What's In Blue

Posted Wed 20 Mar 2013

Central African Republic Briefing

This afternoon (20 March) Council members are expecting a briefing in consultations from Margaret Vogt, the Secretary-General’s Special Representative and head of the UN Integrated Peacebuilding Office in the Central African Republic (BINUCA). Vogt is set to brief members on the situation in the Central African Republic (CAR) following threats from the Seleka coalition last week to take up arms again if the government of President François Bozizé does not fulfill promises made in the 11 January Libreville peace agreements. (The agreements included a ceasefire, statement of principles and a political pact that defines power-sharing arrangements and a period of political transition for the CAR.)

Council members paid this issue some attention in December 2012 and January 2013 following attacks by the Seleka rebels in northern CAR, issuing four press statements between 19 December 2012 and 11 January 2013. However, following the signing of the Libreville agreements on 11 January, Council members have not been as engaged in following the implementation of the agreements. The Council’s last pronouncement on this issue was in resolution 2088 renewing BINUCA’s mandate on 23 January. It expressed concern over the lack of state authority outside Bangui, highlighting the responsibility of the government in maintaining law and order as well as ensuring the protection of the civilian population, including foreign nationals.

Now with the nine week old peace agreements in jeopardy it seems France this morning circulated a draft press statement which may be issued following the briefing if there is agreement among Council members. It is likely that the draft press statement will call on President Bozizé and the leaders of the Seleka coalition to cease hostilities and to implement the Libreville agreements. The statement may also touch on the need for the mediation committee called for in the Libreville agreements to be convened. Humanitarian and human rights concerns could also be highlighted in the press statement.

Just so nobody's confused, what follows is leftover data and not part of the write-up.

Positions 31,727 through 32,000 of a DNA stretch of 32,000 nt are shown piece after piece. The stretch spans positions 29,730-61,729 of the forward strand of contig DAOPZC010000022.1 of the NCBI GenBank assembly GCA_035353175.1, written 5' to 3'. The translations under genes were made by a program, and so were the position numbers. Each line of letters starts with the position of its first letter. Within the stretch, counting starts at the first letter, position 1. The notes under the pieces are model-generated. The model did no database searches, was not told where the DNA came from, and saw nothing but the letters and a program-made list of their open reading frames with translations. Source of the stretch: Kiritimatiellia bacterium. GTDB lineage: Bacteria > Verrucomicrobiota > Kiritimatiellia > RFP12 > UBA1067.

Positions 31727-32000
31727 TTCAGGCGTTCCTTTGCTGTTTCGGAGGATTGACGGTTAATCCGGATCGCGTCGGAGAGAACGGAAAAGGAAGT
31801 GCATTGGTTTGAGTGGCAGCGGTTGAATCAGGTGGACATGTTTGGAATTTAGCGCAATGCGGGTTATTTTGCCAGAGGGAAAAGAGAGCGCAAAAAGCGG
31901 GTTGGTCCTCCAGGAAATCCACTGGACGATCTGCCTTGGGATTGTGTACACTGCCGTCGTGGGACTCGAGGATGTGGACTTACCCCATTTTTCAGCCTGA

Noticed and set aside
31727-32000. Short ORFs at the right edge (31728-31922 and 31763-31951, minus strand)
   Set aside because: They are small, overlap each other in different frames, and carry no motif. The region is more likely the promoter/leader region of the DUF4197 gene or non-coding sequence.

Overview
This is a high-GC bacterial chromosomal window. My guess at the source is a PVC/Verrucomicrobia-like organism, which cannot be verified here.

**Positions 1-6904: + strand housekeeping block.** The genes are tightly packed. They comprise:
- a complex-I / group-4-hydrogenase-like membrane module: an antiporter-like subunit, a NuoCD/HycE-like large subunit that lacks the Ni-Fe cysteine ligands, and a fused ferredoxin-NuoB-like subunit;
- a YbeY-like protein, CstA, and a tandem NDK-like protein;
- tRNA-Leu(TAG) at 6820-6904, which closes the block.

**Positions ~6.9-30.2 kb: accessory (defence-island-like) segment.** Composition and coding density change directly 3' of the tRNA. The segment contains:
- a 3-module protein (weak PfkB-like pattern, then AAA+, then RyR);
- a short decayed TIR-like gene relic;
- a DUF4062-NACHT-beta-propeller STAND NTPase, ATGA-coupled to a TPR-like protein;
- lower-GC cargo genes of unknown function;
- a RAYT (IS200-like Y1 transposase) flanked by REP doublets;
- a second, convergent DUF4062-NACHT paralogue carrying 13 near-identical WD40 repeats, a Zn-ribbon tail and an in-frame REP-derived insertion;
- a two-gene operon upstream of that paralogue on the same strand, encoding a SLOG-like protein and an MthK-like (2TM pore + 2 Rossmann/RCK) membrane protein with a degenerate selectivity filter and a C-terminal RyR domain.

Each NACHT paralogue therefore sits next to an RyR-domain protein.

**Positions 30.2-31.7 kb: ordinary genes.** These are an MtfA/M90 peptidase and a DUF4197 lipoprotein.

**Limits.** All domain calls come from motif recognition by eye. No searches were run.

Council members are likely to be looking for clarification on what is happening on the ground in the CAR. Press reports indicate that rebels took over two towns in the southeast of the country, one of which was a critical refueling stop for humanitarian workers. There are also media reports that on Sunday (17 March) the Seleka rebels detained five government ministers who came from their ranks, demanding the release of political prisoners and the departure of about 400 South African troops who were sent in to help the government of President Bozizé in return for their release. It seems that the rebels have threatened to break the ceasefire if these demands are not met today.

Vogt last week warned that without a strong response from the international community the CAR has no future. She is likely to bring a similar message to Council members as well as stress the importance of ensuring humanitarian access. UNHCR has also warned that the renewed fighting in the CAR is threatening the civilian population in the southeast of the country and making access difficult.

Council members may also want more information on what BINUCA is doing to help mediators get the parties back to the table. (BINUCA’s mandate includes helping to consolidate peace in the CAR, including support for security reform and reintegration of ex-combatants.) The Libreville agreements included an agreement to start peace talks under the auspices of the Economic Community of Central African States (ECCAS).

Council members are also expecting a report from the Secretary-General assessing the implementation of BINUCA’s priorities by 31 March. A discussion on this report is likely in early April and may provide an opportunity for Council members to consider the possibility of adjusting BINUCA’s mandate to better reflect the changing circumstances in CAR.

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